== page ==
The Two Russian Romantic Poets who shared a Common Fate
Posted on October 15th, 2016

Dr Ruwan M Jayatunge

Alexander Pushkin and Mikhail Lermontov were Great Russian romantic poets who lived in the 19th century. They knew each other and adored each other’s work. Both were rebellious in nature. Alexander Pushkin was the pioneer of Russian literature. Among his major works Ruslan and Ludmila , Evgenii Onegin, and Boris Godunov are the greatest masterpiece of Russian literature. Although Pushkin was a genius in literature, the Russian Czar did not appreciate his poems, which carried the elements of criticism of the system. Pushkin was a daring activist who secretly involved with an underground revolutionary group and also publicly expressed his supported for the Decembrist uprising which demeaned feudal reforms. As result of his rebellious attitude Pushkin was banished from St Petersburg.

In 1827 he composed the ode titled The Poet

Until he hears Apollo’s call

To make a hallowed sacrifice,

A Poet lives in feeble thrall

To people’s empty vanities;

And silent is his sacred lyre,

His soul partakes of chilly sleep,

And of the world’s unworthy sons

He is, perhaps, the very least.

Pushkin knew the suffering of the peasants under the Czar’s regime. As a member of the upper Russian social class Pushkin was never fascinated by its glory. He had a mission in his life. Pushkin often used his writing to express the agony and suppression of the Russian people. Hence he was hated by the regime. But the general public recognized Pushkin as a great poet and respected him. Gradually he became the envy of the Royal Palace.

Many conspiracies launched against Pushkin and finally he was provoked to engage in a dual. In the ill-fated dual he was fatally wounded and later succumbed to the injuries. After Alexander Pushkin’s tragic death Lermontov published an elegy titled Smerta Poeta or The Death of a Poet which criticized the conspiracy involved in Pushkin’s untimely death.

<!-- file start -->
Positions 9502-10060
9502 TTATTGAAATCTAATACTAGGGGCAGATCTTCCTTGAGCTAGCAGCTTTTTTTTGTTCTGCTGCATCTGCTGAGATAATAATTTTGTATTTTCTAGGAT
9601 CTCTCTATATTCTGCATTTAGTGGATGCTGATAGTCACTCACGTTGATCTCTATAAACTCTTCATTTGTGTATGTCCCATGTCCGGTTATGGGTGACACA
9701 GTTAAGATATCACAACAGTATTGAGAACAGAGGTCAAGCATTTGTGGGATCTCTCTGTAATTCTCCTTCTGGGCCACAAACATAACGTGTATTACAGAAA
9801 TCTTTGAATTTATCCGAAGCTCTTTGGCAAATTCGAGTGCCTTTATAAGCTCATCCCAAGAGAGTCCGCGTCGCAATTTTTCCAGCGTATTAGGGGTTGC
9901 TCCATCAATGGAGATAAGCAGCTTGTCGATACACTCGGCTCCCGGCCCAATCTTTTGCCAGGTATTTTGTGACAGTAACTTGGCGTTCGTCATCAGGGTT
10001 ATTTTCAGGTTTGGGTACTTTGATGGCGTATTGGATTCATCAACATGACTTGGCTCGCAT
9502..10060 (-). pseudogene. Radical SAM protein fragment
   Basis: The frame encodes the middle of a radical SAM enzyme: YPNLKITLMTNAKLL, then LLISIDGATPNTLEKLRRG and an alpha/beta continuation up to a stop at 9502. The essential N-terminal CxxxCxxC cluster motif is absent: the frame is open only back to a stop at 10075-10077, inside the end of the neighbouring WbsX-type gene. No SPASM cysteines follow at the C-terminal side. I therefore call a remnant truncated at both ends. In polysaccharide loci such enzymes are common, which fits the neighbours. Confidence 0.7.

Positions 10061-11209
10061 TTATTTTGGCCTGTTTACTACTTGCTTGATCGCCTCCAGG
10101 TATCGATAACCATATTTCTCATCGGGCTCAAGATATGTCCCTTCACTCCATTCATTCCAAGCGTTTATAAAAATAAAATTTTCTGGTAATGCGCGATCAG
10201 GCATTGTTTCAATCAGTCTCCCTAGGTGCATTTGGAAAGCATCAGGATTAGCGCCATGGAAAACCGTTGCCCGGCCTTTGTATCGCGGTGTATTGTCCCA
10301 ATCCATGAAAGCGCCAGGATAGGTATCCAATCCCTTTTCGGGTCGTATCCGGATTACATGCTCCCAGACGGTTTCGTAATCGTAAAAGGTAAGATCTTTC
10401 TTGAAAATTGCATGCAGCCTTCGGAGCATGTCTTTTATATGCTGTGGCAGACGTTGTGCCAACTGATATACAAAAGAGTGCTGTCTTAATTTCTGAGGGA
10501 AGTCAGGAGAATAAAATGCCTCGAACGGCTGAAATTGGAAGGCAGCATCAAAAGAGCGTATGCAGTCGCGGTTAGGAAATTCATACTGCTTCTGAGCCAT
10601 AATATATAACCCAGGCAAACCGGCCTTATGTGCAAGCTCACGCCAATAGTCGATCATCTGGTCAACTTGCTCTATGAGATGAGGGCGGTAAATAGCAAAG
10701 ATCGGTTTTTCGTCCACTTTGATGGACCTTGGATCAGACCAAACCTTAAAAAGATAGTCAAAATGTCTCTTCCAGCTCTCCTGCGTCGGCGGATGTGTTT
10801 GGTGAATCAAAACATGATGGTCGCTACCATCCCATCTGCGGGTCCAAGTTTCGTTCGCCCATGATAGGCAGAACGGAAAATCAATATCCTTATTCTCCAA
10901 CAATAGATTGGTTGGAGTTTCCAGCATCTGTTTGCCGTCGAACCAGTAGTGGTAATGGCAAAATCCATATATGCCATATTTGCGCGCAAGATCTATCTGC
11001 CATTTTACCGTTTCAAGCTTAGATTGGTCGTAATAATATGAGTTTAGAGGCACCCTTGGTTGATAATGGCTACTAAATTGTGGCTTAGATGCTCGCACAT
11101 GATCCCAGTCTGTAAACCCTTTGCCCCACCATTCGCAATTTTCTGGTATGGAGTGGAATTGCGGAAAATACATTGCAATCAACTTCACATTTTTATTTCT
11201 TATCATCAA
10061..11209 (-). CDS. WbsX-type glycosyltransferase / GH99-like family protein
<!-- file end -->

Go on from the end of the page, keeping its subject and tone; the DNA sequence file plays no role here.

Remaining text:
Alexander Pushkin and Mikhail Lermontov shared many things in common. Both were inspired by the novels of Sir Walter Scott. Both demanded social reforms and emerged as spokesmen for literary radicals. Their work provided fertile ground for the Russian poets and novelists. Both had a great influence to the later Russian writers. From Gogal to Dostoyevsky and from Dostoyevsky to Boris Pasternak their unique influence remained unchanged.

Ironically Pushkin and Lermontov led reckless and generally cynical lives, but they expressed their inner feelings via prose and verse. Mikhail Lermontov had an influence of Lord Byron and as a matter of fact he adopted the Byronic cult of personality. Lermontov’s psychological novel A Hero of Our Time describes a reckless and a cynical character named Grigorii Pechorin.

The central character Pechorin was a complex in nature. Pechorin was an impulsive, emotionally numbed and manipulative, capable of extreme bravery but generally bored by his life. Pechorin was a hero as well as a renegade and according to some critics the central character in A Hero of Our Time could really have been applied to Lermontov himself. Lermontov’s best-known poem, The Demon a self-accusing poem exemplifies a fallen angel who loves a mortal woman reflecting the poet’s self-image as a demonic creature.

Lermontov loved Caucasus region and admired its natural beauty. The Caucasus had also inspired Puskin. Their characters were some what similar. Both were sensitive, cynical, nihilistic, and possessed of extreme arrogance. They stood against the social injustice. Like Pushkin Lermontov was killed in a duel in the Caucasus. Both died at young age crating a deep void in the field of literature. Alexander Pushkin’s and Lermontov’s lives could be viewed as one of the most epic and dramatic in the history of literature.

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